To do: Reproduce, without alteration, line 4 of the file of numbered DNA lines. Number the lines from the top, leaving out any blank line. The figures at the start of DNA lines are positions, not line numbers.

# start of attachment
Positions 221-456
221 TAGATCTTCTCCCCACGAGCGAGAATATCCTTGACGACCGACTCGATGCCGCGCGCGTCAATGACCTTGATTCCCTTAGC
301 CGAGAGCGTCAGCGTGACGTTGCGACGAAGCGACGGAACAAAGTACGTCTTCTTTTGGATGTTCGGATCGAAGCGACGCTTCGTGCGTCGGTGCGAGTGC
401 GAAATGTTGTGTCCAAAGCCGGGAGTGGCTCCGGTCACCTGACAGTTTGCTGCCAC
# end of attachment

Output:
401 GAAATGTTGTGTCCAAAGCCGGGAGTGGCTCCGGTCACCTGACAGTTTGCTGCCAC